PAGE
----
Andrea, could you describe the forearm allemande?  I don't think I've seen it 
and can't quite picture it.  Or maybe send a link to a video that shows it?

Of possible interest to some, one of the scenes portrayed on the Shield of 
Achilles in the Iliad shows youths and maidens dancing, "holding their hands on 
one another's wrists."

With best wishes,

Richard Fischer
Princeton, NJ

> On May 18, 2019, at 12:14 PM, Andrea Nettleton via Callers 
> <callers@lists.sharedweight.net> wrote:
> 
> Hi all,
> I’m going to add a controversial note.  I also loathe the many poor 
> allemandes I get, unweighted, awkward handed, arm pulled in like a chicken 
> wing, what have you.  As a MWSD, I have come to love the forearm allemande 
> for arm turns.  Callerlab made the switch some years ago, and at first I was 
> like, wut???  But it’s a position which save everyone’s hands and wrists, and 
> even shoulders, is intrinsically very stable, and makes the chicken wing 
> almost impossible.  I started using it for dances with revolving doors, as a 
> dancer, because those turns are so brief and necessarily tight and need a 
> quick strong connection.  I was so pleased I began using them elsewhere.  
> People generally go along with it.  I have been wishing Contra could just 
> switch to this for all allemandes.  I know it would be an uphill struggle to 
> get everyone on board. But I had to put it out there.
> 
> Currently I still teach an old fashioned allemande.  I demonstrate and 
> emphasize meaty parts of the thumb together, fingers curled around the base 
> of the opposite’s thumb, flat wrist.  And I always add that the thumb itself 
> is an injurious device which lands at a tender spot if depressed, so leave it 
> loose.  Then I demonstrate how to produce enough connection to make a 2 
> person unit that turns on a post.  I’m sure everyone on this list has similar 
> teaches.  
> If teaching this allemande was ever going to work, it would have by now.  I 
> suspect it’s failure as a hold is why callerlab opted for the forearm hold 
> instead.
> My 2c,
> Andrea N
> Arlington VA
> 
> Sent from my iPhone
> 
> On May 17, 2019, at 6:01 PM, Erik Hoffman via Callers 
> <callers@lists.sharedweight.net <mailto:callers@lists.sharedweight.net>> 
> wrote:
> 
>> John Sweeny below hoped we callers would teach more about hand turns and the 
>> like.
>>  
>> I’ve been thinking on this for quite a while. Years ago I had a discussion 
>> with Brad Foster. We both lamented the loss of the allemande with mildly 
>> interlocking thumbs to the modern overprotective thumb against the side of 
>> the palm allemande. At that time I think I was still in Santa Barbara, thus 
>> it must have been pre 1994. I wrote an article for our dance rag called, “If 
>> Allemande Left, Where’d Allemande Go?”
>>  
>> I talked about what I do when someone grips my hand—and I think all of us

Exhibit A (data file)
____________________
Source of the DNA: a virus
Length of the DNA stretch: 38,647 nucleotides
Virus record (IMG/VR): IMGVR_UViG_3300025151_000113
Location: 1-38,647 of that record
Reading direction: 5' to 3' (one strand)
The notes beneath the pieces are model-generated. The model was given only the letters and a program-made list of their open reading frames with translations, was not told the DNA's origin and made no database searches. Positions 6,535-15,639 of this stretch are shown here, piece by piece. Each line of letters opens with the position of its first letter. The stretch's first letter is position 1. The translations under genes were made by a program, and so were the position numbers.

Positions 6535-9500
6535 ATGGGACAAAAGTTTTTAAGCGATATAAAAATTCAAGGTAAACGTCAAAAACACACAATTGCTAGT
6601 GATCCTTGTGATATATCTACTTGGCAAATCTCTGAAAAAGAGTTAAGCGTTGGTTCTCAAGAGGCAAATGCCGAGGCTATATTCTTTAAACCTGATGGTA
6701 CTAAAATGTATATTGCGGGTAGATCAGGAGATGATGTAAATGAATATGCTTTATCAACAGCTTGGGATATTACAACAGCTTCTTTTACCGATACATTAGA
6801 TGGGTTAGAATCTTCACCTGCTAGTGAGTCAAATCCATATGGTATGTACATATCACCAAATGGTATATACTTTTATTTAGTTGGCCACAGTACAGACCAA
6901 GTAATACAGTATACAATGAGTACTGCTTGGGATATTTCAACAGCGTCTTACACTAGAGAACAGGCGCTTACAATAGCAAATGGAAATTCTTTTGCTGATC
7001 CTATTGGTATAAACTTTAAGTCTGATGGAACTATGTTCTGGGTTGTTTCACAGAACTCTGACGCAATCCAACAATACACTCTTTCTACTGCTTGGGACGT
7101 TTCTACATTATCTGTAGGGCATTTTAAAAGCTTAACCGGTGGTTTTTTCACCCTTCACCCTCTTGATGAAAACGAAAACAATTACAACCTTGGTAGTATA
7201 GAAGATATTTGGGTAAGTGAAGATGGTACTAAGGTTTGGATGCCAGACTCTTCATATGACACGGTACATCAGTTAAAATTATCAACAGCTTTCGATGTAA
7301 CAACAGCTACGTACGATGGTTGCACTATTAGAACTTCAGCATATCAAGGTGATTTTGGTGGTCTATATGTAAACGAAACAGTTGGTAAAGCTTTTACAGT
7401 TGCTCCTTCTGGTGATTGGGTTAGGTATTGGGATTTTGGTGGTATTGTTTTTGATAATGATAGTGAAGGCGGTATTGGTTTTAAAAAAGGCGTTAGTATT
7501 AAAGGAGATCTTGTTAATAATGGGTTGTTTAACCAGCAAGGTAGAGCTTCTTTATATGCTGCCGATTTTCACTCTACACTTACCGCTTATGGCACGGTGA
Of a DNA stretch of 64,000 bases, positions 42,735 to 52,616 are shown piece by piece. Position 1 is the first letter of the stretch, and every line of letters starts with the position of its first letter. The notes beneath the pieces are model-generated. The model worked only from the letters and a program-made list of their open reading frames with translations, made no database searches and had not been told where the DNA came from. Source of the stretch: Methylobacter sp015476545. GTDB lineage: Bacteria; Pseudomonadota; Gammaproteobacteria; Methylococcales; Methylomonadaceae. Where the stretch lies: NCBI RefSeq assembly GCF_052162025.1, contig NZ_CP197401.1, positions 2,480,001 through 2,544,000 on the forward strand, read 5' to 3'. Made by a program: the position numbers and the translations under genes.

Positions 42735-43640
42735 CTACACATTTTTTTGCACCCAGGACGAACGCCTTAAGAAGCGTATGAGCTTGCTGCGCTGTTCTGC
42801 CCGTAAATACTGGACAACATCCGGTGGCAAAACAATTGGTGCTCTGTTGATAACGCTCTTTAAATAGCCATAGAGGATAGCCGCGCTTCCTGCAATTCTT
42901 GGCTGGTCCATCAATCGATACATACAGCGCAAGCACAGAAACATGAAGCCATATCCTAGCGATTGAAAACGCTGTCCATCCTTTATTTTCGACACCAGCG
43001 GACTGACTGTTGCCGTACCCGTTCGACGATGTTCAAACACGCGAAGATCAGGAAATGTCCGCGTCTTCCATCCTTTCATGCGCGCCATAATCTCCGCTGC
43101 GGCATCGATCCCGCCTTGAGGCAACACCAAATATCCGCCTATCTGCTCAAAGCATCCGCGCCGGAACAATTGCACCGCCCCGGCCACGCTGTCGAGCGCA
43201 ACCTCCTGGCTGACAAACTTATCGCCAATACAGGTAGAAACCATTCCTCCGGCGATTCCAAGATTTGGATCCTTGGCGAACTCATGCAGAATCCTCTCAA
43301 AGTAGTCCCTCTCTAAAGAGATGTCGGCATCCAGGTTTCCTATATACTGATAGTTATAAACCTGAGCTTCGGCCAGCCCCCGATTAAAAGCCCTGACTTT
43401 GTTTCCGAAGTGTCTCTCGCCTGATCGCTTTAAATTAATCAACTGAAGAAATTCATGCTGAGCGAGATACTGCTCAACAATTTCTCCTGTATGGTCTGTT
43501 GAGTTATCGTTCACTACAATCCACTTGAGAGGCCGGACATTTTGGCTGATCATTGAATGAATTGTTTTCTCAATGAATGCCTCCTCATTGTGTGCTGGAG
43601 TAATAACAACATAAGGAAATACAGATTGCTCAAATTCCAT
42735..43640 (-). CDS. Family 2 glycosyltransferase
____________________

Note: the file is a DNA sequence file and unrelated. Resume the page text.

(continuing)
>> should remove that word, “grip” from our caller’s vocabulary…
>>  
>> But the most important thing I discussed is:
>> Our Wrist is Strongest When It’s Straight
>> Our Fingers are Strongest When Curved
>> Thus, however one does an allemande, it should be a hook, with curved 
>> fingers and a straight wrist.
>>  
>> Lately I’ve seen teachers promote the straight fingers, bent wrist, and flat 
>> palm method. The almost always makes one person’s wrist uncomfortable. Not 
>> as bad as when someone draws the others hand into that 
>> almost-Aikido-put-them-on-the-ground position, but usually quite 
>> uncomfortable.
>>  
>> Thus I hope most of us learn the curved fingers, straight wrist, no grip, 
>> and, no thumb clamping allemande, ECD hand turn, two hand turn type hand 
>> connections.
>>  
>> ~Erik Hoffman,
>>    Oakland, CA
>>  
>> From: Callers <callers-boun...@lists.sharedweight.net 
>> <mailto:callers-boun...@lists.sharedweight.net>> On Behalf Of John Sweeney 
>> via Callers
>> Sent: Friday, May 17, 2019 2:09 PM
>> To: 'Caller's discussion list' <call...@sharedweight.net 
>> <mailto:call...@sharedweight.net>>
>> Subject: Re: [Callers] Name that Dance
>>  
>> Hi Rich,
>>               I would just call it a “Big Set Mixer”.  It is a slight 
>> variation of the one in the Community Dances Manual.  Callers just make up a 
>> 32 bar sequence that works for their dancers.
>>  
>>               While it is a good example of all ages having fun together, I 
>> really wish callers would teach the dancers just a tiny bit about how to do 
>> better hand/arm turns and swings :-)
>>  
>>             Happy dancing,                         
>>                    John                                  
>>                                    
>> John Sweeney, Dancer, England   j...@modernjive.com 
>> <mailto:j...@modernjive.com> 01233 625 362 & 07802 940 574                   
>>       
>> http://contrafusion.co.uk/KentCeilidhs.html 
>> <http://contrafusion.co.uk/KentCeilidhs.html> for Live Music Ceilidhs        
>>                
>> http://www.contrafusion.co.uk <http://www.contrafusion.co.uk/> for Dancing 
>> in Kent                                         
>> http://www.modernjive.com <http://www.modernjive.com/> for Modern Jive DVDs
>>  
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